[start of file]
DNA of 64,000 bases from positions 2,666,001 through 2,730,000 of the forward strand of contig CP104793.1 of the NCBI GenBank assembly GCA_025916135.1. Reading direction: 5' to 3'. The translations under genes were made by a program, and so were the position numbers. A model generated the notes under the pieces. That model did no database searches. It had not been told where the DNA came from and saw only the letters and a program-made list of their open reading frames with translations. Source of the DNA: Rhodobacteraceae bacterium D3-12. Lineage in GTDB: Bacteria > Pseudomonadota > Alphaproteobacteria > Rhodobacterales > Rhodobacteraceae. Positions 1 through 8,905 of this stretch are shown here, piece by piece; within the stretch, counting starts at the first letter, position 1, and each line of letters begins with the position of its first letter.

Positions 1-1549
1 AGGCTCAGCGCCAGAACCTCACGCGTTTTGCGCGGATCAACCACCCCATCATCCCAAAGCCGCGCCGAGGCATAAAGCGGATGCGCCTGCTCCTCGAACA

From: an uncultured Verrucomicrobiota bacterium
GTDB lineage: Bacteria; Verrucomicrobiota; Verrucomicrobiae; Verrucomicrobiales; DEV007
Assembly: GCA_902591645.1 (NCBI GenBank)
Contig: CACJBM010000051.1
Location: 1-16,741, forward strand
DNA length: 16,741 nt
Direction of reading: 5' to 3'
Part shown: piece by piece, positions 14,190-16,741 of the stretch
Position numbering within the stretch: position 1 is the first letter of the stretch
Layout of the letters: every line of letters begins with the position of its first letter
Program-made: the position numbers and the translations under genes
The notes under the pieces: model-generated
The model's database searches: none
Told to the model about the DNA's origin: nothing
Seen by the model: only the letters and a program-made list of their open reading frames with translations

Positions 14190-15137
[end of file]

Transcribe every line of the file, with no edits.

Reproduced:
DNA of 64,000 bases from positions 2,666,001 through 2,730,000 of the forward strand of contig CP104793.1 of the NCBI GenBank assembly GCA_025916135.1. Reading direction: 5' to 3'. The translations under genes were made by a program, and so were the position numbers. A model generated the notes under the pieces. That model did no database searches. It had not been told where the DNA came from and saw only the letters and a program-made list of their open reading frames with translations. Source of the DNA: Rhodobacteraceae bacterium D3-12. Lineage in GTDB: Bacteria > Pseudomonadota > Alphaproteobacteria > Rhodobacterales > Rhodobacteraceae. Positions 1 through 8,905 of this stretch are shown here, piece by piece; within the stretch, counting starts at the first letter, position 1, and each line of letters begins with the position of its first letter.

Positions 1-1549
1 AGGCTCAGCGCCAGAACCTCACGCGTTTTGCGCGGATCAACCACCCCATCATCCCAAAGCCGCGCCGAGGCATAAAGCGGATGCGCCTGCTCCTCGAACA

From: an uncultured Verrucomicrobiota bacterium
GTDB lineage: Bacteria; Verrucomicrobiota; Verrucomicrobiae; Verrucomicrobiales; DEV007
Assembly: GCA_902591645.1 (NCBI GenBank)
Contig: CACJBM010000051.1
Location: 1-16,741, forward strand
DNA length: 16,741 nt
Direction of reading: 5' to 3'
Part shown: piece by piece, positions 14,190-16,741 of the stretch
Position numbering within the stretch: position 1 is the first letter of the stretch
Layout of the letters: every line of letters begins with the position of its first letter
Program-made: the position numbers and the translations under genes
The notes under the pieces: model-generated
The model's database searches: none
Told to the model about the DNA's origin: nothing
Seen by the model: only the letters and a program-made list of their open reading frames with translations

Positions 14190-15137